But look at what happens to individuals who insult their brother. The term is actually derogatory. The term, “Racca” is something that you would say in anger. A modern day equivalent would be like when you’re driving down the freeway, and you accidentally cut somebody off. So then they swerve around you and they may give you some inappropriate gestures. That’s the meaning of this term, “Racca.” Its basic meaning is that you are a fool, but the way in which it is said with the venom, with which it is uttered, it is very very angry. It is very very violent.
The next phrase is “moron.” The ESV will translate it “you fool,” but the Greek work is moros, which is moron. That is an expression that doesn’t necessarily carry any venom or vitriol with it. So what you have here in this verse is an actual stepping down in degree in terms of how offensive or how violent the expression is, but you have an increase in the level of judgment.
For example, “Whoever actually murders a person will be subject to the local authorities. Whoever says, ‘Racca!’ You fool! You idiot” in anger will be subject to the Supreme Court. And whoever on a simple level says, ‘moron,’ you will make yourself subject to the hell of fire.” That is what Christ says here in this verse. As the degree and the intensity of the offense steps down, Christ is saying the degree and intensity of the judgment increases.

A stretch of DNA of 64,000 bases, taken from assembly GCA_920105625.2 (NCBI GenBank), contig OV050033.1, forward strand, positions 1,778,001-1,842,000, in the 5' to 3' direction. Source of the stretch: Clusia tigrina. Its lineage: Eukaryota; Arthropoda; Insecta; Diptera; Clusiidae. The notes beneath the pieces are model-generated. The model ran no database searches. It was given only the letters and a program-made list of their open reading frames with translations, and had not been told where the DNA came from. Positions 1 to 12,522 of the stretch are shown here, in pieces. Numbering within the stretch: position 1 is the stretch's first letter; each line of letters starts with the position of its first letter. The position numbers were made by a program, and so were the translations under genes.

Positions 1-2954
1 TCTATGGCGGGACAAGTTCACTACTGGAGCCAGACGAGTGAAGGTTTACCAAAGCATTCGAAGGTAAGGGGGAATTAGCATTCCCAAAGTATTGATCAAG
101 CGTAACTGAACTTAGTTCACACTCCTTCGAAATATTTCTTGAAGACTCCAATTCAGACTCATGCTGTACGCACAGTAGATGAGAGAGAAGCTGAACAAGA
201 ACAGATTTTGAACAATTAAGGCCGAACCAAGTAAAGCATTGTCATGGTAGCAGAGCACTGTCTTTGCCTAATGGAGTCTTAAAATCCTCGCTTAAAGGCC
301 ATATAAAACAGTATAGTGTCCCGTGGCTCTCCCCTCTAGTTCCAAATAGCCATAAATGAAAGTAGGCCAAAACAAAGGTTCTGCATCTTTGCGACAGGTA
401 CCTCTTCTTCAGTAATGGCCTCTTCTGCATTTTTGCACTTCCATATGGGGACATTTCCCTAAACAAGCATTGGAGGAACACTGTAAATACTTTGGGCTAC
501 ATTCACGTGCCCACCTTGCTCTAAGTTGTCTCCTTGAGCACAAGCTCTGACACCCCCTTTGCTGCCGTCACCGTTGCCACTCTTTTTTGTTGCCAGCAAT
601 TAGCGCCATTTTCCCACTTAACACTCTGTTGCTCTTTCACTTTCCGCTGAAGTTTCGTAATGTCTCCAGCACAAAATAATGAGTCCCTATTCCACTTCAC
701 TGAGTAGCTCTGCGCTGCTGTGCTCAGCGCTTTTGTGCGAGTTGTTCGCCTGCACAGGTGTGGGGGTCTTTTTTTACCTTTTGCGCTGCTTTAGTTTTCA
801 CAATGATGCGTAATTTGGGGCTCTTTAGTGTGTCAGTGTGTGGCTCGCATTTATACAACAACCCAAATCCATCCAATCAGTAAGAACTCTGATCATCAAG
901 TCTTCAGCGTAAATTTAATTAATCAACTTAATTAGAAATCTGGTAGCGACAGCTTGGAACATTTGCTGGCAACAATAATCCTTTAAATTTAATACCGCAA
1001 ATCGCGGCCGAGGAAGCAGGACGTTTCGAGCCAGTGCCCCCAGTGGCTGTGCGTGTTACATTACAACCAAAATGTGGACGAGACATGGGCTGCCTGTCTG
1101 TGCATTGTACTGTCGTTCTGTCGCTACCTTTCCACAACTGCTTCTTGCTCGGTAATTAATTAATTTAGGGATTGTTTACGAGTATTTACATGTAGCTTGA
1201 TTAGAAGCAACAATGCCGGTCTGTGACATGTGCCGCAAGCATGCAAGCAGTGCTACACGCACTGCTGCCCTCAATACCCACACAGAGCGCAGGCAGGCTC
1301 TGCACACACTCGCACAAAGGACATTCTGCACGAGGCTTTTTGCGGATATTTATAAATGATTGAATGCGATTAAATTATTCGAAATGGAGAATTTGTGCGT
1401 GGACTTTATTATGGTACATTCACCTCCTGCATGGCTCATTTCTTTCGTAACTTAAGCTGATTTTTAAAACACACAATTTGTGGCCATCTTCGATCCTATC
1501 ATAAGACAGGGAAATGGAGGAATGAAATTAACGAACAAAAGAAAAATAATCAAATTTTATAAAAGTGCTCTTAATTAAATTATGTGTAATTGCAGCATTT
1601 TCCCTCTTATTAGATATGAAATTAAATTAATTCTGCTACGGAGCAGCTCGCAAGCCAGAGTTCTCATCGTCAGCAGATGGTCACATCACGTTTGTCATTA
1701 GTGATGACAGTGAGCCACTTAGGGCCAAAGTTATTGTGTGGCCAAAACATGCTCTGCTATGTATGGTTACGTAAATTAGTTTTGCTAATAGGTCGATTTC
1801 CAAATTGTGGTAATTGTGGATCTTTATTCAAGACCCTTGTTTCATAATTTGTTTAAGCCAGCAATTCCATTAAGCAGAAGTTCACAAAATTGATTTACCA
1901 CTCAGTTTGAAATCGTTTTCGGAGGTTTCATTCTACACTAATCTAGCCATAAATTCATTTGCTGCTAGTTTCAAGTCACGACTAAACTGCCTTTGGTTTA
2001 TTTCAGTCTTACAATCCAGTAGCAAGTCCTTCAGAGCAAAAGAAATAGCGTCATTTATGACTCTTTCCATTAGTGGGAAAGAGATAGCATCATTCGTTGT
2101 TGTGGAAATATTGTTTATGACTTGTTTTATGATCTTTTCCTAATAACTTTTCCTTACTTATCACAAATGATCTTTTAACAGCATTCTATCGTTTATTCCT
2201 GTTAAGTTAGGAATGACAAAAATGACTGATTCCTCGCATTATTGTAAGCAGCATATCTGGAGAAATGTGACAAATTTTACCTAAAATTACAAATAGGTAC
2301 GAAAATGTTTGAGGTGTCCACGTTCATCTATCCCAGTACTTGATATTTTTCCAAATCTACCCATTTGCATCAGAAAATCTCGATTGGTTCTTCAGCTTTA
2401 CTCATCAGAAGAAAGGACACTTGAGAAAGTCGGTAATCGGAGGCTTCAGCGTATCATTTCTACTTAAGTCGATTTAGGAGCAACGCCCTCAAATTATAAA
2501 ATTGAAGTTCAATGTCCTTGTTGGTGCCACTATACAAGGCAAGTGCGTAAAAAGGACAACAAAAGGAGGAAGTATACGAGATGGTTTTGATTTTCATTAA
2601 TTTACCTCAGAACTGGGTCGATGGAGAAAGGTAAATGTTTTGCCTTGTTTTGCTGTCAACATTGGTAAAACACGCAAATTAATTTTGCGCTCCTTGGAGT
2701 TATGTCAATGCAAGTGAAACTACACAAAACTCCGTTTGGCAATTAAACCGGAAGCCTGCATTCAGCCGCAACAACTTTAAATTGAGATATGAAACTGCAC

Now, what He is doing there with that expression is to show you that in your heart, if you do not show a basic appreciation for your fellow man to the degree that in a very simple way insult him by calling him a moron, that arises from a heart condition that God will punish with eternity in hell. It isn’t just that you have murdered a person that brings God’s judgment, although that does. Christ’s standard of righteousness goes beyond that. The love and the regard which you are to have for all people is that you do not even carelessly insult them or call them a moron.
I’m just going to confess to you this afternoon, I have called people “moron” before. And I know you have to. So everyone of us in this room has a real problem. Christ’s standard of righteousness is that our respect for other people should be such that we do not even casually insult them. So what’s to be done? What is the resolution to our dilemma?
How to Solve this Problem?
He goes on. Verse 23.
So if you are offering your gift at the altar and there remember that your brother has something against you, leave your gift there before the altar and go. First...
Notice the phrase, “First.” This is the clear command of Jesus Christ. This is what your king expects of you. If you know that your brother has something against you then you need to take care of business. And the verb here occurs in the passive tense. The verb literally means that you’re just there doing your thing, and then all of a sudden the thought just randomly enters your mind. It sort of occurs to you, “Oh! Johnny is angry with me! Johnny has this against me. I’ve done this to offend, Johnny!” Christ’s teaching to you, in that moment, without skipping a beat you had better be going and seeking reconciliation with John.